Daily updates on video games and popular culture, along with Australia’s grooviest gaming podcast.



The Black List 267

Posted by Black Panel Staff On Saturday 18 October 2014No Comments

Welcome to The Black List, your one stop shop for the stories published on the site this week.

SUNDAY NEWS Captain Toad wait extends into JanuaryCaptain Toad wait extends into January > As the saying goes, you win some and you lose some. Just weeks after Australian Nintendo fans rejoiced at the news that they’d be amongst the first in the world to experience the New Nintendo 3DS, they’ve discovered that they’ll be lagging behind when it comes to another first party offering. READ MORE

MONDAY NEWS WildStar content cancelled > The studio responsible for WildStar has revealed that some of the content planned for its fledgling sci-fi MMO has been yanked from the release schedule. In a post on the game’s official forums, Kristen DeMeza of Carbine Studios explained the reasons behind the cancellation of the Halloween and Christmas themed events. READ MORE

TUESDAY NEWS Driveclub launch woes > In this week’s episode of “Which game totally stuffed its online launch?” we have Sony’s arcade racer Driveclub. In what seems to be almost the norm with new games Driveclub has hit some massive speed bumps during its launch window, which has resulted in no online connectivity and a lack of available features. READ MORE

WEDNESDAY NEWS Misogynists target Sarkeesian > The creator of acclaimed web series Tropes vs. Women in Video Games has cancelled a public appearance following an anonymous threat. Anita Sarkeesian was due to deliver a presentation at Utah State University, but elected to withdraw. According to the Standard Examiner and Kotaku, multiple university staff members received correspondence threatening “the deadliest school shooting in American History” if Sarkeesian’s appearance went ahead. READ MORE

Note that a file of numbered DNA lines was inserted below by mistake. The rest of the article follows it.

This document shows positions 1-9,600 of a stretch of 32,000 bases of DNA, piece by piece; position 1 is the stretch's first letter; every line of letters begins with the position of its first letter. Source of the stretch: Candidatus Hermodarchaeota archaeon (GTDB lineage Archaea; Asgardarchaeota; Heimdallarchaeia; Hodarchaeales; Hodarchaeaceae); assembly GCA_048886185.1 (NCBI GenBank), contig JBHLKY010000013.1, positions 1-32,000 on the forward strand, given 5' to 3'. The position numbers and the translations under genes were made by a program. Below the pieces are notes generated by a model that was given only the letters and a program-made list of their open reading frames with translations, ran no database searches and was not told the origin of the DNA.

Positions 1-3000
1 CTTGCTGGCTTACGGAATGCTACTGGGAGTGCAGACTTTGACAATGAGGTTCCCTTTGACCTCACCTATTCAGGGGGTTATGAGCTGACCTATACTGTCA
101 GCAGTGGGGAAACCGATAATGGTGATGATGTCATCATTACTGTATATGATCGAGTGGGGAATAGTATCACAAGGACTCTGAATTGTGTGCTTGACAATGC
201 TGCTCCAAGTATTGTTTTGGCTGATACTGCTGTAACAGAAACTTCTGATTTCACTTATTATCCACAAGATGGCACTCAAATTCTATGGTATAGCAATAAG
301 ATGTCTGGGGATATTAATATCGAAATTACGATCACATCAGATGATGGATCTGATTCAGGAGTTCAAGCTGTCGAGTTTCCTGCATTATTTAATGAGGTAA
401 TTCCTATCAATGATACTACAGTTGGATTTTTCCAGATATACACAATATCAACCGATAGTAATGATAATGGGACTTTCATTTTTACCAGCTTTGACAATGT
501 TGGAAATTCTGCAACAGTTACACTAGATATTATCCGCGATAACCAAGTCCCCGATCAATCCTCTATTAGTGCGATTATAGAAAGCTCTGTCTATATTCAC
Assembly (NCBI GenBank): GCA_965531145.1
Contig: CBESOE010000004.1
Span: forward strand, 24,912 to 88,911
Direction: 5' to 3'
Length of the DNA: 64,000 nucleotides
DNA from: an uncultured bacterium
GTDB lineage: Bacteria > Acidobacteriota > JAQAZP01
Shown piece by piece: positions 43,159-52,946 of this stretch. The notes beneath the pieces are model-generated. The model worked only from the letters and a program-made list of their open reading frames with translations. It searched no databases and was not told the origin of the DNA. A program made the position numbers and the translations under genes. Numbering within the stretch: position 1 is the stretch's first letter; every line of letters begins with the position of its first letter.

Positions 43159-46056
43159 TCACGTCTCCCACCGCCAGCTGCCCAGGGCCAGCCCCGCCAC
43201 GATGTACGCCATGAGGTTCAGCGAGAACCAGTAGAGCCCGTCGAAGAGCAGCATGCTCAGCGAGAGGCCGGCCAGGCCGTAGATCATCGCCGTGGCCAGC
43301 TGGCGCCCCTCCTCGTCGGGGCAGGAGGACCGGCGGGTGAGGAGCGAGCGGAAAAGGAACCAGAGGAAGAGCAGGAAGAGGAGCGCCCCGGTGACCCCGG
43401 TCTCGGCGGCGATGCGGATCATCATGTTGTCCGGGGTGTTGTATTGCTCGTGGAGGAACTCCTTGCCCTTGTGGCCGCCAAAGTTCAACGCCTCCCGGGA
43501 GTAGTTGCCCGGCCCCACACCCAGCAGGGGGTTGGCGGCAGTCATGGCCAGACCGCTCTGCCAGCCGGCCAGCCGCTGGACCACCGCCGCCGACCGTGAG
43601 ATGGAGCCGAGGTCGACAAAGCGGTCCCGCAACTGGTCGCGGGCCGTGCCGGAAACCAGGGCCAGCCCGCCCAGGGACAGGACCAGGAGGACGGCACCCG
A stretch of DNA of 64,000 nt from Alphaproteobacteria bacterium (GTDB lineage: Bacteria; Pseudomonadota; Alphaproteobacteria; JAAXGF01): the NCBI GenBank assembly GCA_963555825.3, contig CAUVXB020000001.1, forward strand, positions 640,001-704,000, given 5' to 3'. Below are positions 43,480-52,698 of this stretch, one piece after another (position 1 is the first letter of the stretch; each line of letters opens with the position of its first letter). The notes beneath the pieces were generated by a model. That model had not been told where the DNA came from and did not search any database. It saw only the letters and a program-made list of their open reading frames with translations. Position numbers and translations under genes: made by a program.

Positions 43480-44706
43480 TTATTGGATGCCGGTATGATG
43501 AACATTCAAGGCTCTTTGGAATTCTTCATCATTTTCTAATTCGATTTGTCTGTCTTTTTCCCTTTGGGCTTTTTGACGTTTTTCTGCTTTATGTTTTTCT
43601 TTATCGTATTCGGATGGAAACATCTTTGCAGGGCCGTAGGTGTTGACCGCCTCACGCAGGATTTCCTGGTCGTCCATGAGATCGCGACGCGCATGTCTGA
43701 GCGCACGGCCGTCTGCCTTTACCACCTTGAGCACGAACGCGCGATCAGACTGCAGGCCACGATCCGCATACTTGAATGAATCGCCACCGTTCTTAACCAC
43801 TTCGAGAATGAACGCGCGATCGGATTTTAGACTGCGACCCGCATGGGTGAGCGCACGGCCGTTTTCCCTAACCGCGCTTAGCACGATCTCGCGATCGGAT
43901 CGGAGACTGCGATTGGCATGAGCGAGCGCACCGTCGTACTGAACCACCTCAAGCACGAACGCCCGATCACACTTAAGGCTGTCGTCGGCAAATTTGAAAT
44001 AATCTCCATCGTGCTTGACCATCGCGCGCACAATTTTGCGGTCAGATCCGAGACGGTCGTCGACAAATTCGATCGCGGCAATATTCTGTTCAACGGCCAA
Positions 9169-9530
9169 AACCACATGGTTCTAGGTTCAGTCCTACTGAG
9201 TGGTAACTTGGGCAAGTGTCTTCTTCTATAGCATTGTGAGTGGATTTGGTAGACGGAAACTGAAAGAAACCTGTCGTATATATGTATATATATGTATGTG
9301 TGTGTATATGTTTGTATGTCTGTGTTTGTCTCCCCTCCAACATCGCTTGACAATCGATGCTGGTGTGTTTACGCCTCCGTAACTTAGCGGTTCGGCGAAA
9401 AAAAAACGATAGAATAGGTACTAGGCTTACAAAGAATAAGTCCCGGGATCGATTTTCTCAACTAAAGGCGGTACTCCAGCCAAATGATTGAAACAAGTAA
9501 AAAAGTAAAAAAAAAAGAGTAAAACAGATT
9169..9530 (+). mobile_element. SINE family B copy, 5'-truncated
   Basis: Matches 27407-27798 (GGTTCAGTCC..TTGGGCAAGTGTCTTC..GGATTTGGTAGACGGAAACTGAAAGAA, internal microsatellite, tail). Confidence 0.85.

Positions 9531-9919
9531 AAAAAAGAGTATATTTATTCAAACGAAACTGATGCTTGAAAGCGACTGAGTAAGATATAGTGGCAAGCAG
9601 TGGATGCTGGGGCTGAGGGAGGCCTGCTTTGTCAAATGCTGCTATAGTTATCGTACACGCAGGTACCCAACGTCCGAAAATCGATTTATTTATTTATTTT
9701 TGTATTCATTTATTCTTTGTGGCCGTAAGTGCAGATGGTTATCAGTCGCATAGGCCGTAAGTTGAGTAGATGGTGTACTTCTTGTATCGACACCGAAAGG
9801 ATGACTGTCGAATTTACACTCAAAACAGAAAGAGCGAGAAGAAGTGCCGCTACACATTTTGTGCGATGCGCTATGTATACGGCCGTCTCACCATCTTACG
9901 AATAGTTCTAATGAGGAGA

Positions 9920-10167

THURSDAY JUST ANNOUNCED Halo: Spartan Strike > Remember Halo: Spartan Assault? No? Well, you shouldn’t be too hard on yourself. It wasn’t that memorable. Originally released for phones and tablets, it managed to be a perfectly competent twin stick shooter without bringing anything new or interesting to the genre, or indeed without expanding the Halo mythos in any particularly meaningful ways. READ MORE

FRIDAY JUST ANNOUNCED The Flame in the Flood > A new indie team boasting an all-star line-up of major studio talent has seen its first project successfully funded via Kickstarter. Massachusetts developer The Molasses Flood is now in a position to forge ahead with The Flame in the Flood, a survival game set in the aftermath of societal collapse. READ MORE



Take me to the river

Posted by Black Panel Staff On Friday 17 October 2014No Comments

Concept art for The Flame in the Flood.

A new indie team boasting an all-star line-up of major studio talent has seen its first project successfully funded via Kickstarter. Massachusetts developer The Molasses Flood is now in a position to forge ahead with The Flame in the Flood, a survival game set in the aftermath of societal collapse.

The new game will see you take on the role of a woman named Scout, and according to the developer you’ll travel “by foot and by raft down a procedurally-generated river as you scrounge for resources, craft tools, remedy afflictions, evade the vicious wildlife, and most importantly, stay ahead of the coming rains.”